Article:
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Franzén, Emma (2006) Prästgårdsträdgårdar. Other thesis, SLU.

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Abstract

Few rectory gardens are today remaining in their former design and the cultural heritage that they represent are disappearing. Since 1987-88 the parishes are no longer bound to keep housing for their priests, which means that they, for economical reasons, are starting to sell their rectories. With this in mind, a group of people, growing up in rectories in Småland and Öland between the 1930th and 1950th, formed an interest group to save the memory of their rectory gardens. On the basis of their memories, they have written a couple of descriptions of the rectories, which describe the gardens content, design and the life they once lived there. With this compilation of the 14 rectory gardens I want to keep the memory of them and create a ground for future work in this field. Historically the rectory gardens played an important roll as patterns and examples in the countryside. The priests used ideas from the gardens of the nobelmen and recreated this in something more suitable for the people. The rectories were often situated close to the church, where the soil had been cultivated for hundreds of years. This meant that there was a deep layer of topsoil, and if the priest and his wife were interested and competent they could create beautiful gardens. In gardening, as well as in agriculture, the priests were pioneers. Their contribution to the history of swedish gardening has been very important. After the reformation the rectories came to play an important part in the cultural life in the sparsely populated countryside of Småland. In Öland, where the farms and manors were rare, the rectories came to be of even more importance, especially when gardens around the houses were rare. At the rectories you could pay to build a wall high enough to keep the animals out of the delicacies of the garden. The kitchen garden was for a long time an important part in the rectory garden, as it was significant to support the family's economy. In the middle of the 20th century the kitchen gardens were big and full of different vegetables and crops, especially if you lived on the countryside. You could not buy fresh vegetables and fruits in the grocery store, so the harvest had to last all year round. Except for the kitchen garden there was also a smaller ornament garden at the rectories around the 1950th. The kitchen garden supported the economy and the ornamental garden was to represent the abode of the priest. The garden was both for work and for pleasure. A rectory without a green growing and delightful garden did not exist, even though some gardens were more wellmanaged than others. During the second part of the 20th century the kitchen gardens lost importance in the rectory gardens, since there were no longer any need for growing vegetables and fruits for economical reasons. When artificial fertilizers and pesticides made their entrance at the big farms around the turn of the century, they soon replaced the biological cultivation methods. At the same time people lost their interest in horticulture. The garden should now be a place for resting and the vegetables were replaced by easy cared shrubs and trees. The design of the rectory gardens today often depends on the simplification that has been done, because there has not been any extensive replanting. One has kept the old frame of the gardens, but the content has been impoverished.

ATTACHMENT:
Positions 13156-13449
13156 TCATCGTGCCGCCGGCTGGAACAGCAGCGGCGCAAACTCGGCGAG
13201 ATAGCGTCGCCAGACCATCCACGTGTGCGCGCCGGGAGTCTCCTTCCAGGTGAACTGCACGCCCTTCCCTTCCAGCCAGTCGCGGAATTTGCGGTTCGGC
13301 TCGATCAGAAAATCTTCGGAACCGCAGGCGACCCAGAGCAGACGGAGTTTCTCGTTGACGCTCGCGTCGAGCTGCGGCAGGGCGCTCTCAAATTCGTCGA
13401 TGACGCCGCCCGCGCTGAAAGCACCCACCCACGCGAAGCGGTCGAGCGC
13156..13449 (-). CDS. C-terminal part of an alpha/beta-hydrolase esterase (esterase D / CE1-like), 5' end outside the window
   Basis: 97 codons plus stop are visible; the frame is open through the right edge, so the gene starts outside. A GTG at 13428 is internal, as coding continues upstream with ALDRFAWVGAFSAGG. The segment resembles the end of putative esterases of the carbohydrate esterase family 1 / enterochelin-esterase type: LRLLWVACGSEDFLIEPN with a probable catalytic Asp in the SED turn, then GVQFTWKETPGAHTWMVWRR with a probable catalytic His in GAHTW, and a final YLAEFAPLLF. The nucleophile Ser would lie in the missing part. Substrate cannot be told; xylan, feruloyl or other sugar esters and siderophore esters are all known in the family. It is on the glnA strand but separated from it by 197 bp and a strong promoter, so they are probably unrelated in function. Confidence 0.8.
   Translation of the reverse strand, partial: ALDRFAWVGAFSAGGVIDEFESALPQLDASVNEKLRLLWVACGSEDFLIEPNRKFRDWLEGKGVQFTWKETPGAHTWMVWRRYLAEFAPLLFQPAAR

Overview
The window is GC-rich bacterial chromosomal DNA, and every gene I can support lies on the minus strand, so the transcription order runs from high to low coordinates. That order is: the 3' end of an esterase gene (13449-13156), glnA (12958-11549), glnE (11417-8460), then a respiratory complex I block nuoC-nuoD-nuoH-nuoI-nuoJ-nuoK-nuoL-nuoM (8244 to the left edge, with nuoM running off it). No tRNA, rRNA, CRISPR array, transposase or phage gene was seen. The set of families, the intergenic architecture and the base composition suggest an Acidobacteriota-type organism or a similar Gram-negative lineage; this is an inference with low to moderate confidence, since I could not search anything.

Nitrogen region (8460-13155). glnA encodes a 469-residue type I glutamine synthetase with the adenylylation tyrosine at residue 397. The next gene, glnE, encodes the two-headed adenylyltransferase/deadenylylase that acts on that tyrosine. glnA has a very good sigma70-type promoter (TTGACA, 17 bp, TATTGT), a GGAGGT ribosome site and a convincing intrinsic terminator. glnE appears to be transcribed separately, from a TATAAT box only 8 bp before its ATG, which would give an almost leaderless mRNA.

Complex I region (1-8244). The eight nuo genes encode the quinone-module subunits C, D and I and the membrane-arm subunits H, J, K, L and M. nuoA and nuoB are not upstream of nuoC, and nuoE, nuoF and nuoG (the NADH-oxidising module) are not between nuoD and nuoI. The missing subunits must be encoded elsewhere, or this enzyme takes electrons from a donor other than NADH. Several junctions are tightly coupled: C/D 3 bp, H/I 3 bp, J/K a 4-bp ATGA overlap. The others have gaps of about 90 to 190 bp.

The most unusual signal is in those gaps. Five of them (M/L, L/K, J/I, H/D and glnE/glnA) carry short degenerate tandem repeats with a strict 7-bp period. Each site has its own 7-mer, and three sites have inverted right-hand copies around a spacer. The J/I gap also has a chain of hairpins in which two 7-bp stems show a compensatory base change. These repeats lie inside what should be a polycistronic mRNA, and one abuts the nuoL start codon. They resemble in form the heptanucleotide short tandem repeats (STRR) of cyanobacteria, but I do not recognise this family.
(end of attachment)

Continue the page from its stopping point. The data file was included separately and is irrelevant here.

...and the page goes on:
Item Type: Thesis (Other)
Keywords: Rectory gardens, garden history, kitchen gardens, Småland
Subject (faculty): Faculty of Veterinary Medicine and Animal Science > Dept. of Crop Science
Divisions: SLU > Faculty of Landscape Planning, Horticulture and Agricultural Science
Depositing User: Emma Franzén
Date Deposited: 24 Apr 2006
Last Modified: 18 Aug 2015 09:39
URI: http://ex-epsilon.slu.se/id/eprint/948

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